Monday, 27 June 2011
Thursday, 23 June 2011
Thursday, 16 June 2011
A Royal Engineer has been awarded the MBE in the Queen’s Birthday Honours for his charity work with ‘Toe in the Water.’
WO2 Lloyd Hamilton (37) is one of the founding members of Toe in the Water, a tri-service charity that uses competitive sailing to re-inspire injured servicemen and women to see beyond their injuries.
A member of 170 (Infrastructure Support) Group Royal Engineers, he said “I was absolutely shocked when my Commanding Officer phoned me to tell me the news. I just never expected it.”
Founded in 2008, Toe in the Water works hand in hand with the clinical teams at Headley Court who identify servicemen and women who would benefit from competing in a race with Toe in the Water.
“The servicemen and women join us for a few days before the race to get to know one another and learn about the yacht and their role. They are then straight into the competition,” explained WO2 Hamilton.
WO2 Hamilton, physiotherapist Holly King and Tanya Brookfield first discussed the idea for the charity in 2008. “We decided to trial it at the 2008 Cowes week. It was a great success and it grew from there.”
Many of the servicemen may never have sailed before. It offers a challenge and gives them an opportunity to see what can be achieved. WO2 Hamilton sums it up by saying: “Toe in the Water re-inspires, re-engages and re-integrates.
"It gives servicemen and women the opportunity to test themselves; it helps to give them back their motivation when they see what they can achieve. We work as a team, there are no passengers, everyone has a job to do.”
There is no preferential treatment on board the yacht, nor is there any special treatment during the race. The crew are treated the same as their competitors.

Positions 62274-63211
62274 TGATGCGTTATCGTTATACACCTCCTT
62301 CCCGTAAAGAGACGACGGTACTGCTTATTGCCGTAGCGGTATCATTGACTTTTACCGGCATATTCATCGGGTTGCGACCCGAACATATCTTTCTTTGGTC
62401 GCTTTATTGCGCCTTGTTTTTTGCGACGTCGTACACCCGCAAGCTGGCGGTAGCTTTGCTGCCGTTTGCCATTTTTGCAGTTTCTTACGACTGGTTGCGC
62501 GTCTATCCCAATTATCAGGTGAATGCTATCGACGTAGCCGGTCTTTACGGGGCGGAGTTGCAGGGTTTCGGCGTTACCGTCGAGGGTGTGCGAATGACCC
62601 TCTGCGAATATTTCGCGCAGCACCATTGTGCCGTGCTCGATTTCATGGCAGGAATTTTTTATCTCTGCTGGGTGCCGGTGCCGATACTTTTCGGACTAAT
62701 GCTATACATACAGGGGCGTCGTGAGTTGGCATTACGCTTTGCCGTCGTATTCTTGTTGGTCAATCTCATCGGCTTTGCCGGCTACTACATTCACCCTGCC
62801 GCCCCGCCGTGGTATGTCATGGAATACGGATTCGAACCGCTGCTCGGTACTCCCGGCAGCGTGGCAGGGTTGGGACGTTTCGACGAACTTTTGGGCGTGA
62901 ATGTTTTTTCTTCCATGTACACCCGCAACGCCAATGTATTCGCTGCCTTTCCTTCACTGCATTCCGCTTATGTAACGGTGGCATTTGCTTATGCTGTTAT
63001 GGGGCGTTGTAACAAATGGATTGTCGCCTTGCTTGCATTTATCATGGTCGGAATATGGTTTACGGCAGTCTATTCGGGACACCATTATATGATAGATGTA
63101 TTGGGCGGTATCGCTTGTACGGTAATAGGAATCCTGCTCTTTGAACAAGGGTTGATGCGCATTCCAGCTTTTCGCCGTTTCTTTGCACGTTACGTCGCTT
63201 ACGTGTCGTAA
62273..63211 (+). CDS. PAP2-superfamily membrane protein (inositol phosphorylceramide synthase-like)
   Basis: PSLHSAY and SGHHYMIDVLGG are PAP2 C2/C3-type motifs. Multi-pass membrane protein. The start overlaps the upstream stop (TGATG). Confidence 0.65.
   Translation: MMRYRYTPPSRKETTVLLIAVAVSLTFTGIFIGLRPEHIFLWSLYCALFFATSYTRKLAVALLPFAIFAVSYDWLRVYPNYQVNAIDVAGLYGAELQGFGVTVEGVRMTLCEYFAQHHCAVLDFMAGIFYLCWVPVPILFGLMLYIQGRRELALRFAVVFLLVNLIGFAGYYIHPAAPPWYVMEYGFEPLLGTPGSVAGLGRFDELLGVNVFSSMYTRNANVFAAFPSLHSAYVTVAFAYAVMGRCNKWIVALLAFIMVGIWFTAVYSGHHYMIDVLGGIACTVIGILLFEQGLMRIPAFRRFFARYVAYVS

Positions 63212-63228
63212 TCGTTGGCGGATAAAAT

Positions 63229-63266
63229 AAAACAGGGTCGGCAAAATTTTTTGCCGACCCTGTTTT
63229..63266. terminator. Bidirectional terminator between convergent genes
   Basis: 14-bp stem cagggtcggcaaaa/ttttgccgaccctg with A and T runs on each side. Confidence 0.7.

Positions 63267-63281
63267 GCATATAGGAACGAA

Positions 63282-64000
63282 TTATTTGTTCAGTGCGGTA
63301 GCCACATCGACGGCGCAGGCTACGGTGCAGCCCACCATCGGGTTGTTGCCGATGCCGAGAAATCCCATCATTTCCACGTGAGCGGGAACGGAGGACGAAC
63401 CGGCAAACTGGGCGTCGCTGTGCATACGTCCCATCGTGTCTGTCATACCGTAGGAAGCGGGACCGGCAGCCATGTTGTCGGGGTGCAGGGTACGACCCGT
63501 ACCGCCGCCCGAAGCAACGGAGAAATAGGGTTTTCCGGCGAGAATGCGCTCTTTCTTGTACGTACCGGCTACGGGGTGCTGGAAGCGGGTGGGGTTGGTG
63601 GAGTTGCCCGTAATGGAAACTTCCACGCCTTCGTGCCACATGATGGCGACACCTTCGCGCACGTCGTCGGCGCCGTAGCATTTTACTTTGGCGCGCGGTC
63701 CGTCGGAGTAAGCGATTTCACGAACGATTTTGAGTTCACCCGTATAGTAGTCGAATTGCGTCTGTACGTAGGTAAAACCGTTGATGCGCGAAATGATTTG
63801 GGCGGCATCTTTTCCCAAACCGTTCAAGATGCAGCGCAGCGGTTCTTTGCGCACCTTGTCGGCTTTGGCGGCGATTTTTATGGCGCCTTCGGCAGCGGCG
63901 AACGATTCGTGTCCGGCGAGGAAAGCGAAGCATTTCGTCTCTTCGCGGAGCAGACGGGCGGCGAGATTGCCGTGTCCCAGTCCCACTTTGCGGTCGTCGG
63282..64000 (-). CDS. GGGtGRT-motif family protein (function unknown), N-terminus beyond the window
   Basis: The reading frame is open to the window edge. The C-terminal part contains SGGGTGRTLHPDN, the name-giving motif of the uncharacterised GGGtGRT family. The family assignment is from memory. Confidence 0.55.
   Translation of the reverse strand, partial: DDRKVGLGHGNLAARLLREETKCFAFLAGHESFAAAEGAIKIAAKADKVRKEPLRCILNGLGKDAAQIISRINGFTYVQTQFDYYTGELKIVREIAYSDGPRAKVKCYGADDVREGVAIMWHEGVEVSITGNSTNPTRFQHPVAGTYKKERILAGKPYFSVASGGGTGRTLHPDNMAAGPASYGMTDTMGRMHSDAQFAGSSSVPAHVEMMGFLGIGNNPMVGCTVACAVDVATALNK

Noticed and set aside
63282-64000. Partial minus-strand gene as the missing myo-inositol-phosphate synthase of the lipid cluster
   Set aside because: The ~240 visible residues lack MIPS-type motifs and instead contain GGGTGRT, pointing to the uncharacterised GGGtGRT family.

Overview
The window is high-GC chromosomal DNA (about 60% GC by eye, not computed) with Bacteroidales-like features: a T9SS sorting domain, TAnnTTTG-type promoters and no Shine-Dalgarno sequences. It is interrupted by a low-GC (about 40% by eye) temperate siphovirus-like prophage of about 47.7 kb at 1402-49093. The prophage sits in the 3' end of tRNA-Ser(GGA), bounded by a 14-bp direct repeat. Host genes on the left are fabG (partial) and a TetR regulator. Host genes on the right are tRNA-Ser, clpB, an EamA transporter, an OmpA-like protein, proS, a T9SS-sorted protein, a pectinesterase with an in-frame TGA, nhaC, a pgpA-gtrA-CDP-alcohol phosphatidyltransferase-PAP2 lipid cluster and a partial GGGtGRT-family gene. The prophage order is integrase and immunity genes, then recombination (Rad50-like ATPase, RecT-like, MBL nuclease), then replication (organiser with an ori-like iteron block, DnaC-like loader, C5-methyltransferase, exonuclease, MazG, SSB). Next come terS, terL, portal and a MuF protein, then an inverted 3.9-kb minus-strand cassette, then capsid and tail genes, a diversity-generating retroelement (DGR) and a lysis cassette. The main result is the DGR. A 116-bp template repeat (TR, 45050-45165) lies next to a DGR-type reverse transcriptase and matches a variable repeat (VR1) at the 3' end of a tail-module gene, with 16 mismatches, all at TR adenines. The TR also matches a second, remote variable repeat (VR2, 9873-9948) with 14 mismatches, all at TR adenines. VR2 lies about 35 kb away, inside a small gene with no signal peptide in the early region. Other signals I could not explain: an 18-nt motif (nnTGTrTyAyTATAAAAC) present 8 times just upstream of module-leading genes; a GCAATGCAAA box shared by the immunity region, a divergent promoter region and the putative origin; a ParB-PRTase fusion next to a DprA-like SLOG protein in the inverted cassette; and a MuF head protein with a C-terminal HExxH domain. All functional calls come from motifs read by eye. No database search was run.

The charity enters eight competitions a year during the racing season which runs from April – October. The next race will be during Plymouth Race Week, from the 5 -11 July.
'Realise their own capabilities'
“Some of the guys have really enjoyed their time at sea and got the sailing bug, some are now training in the hope of becoming a member of the GB Paralympics team. For others it has made them realise what they are capable of doing, it's helped them to regain their confidence and motivation and some have gone on to run marathons or climb Mount Everest,” said WO2 Hamilton.
WO2 Hamilton who has always had a passion for sailing, having first set sail on the water at just 11 years old is married to Liz, herself an accomplished yachtswoman. He continued: “The unfamiliarity of sailing and the return to a team environment means that the guys have little time to think what they are actually achieving; goals that perhaps prior to the event they didn’t think they would be able to do.
“We are simply helping the injured servicemen to realise their own capabilities and be part of a team, often for the first time since their injury.
“Sailing remains one of the few sports where the injured servicemen and women can compete against their contemporaries on a level playing field. Seeing the difference the charity makes to the men and women, many of whom I have served with, never fails to move me and it is this which drives me and the team of volunteers to continue to carry out the work we do.”
The charity is hugely dependant on donations. If you are an experienced racer and would like information about volunteering contact firstname.lastname@example.org. For further information about the charity and about how you can make a donation visit www.toeinthewater.org
Wednesday, 1 June 2011
Soldiers in Jackal 2 All Terrain Vehicle on Patrol in Gereshk, Afghanistan | Flickr – Compartilhamento de fotos!
Soldiers from D Squadron the Household Calvary Regiment (HCR) are pictured manning a .50cal Heavy Machine Gun and a GPMG on a Jackal 2 All Terrain Vehicle (ATV). This was during a patrol based at the Kandak in the middle of Gereshk in Helmand Province, Afghanistan.
The HCR are operating the Jackal and Combat Vehicle Reconnaissance (Tracked) (CVR(T)) including both Scimitar and Spartan.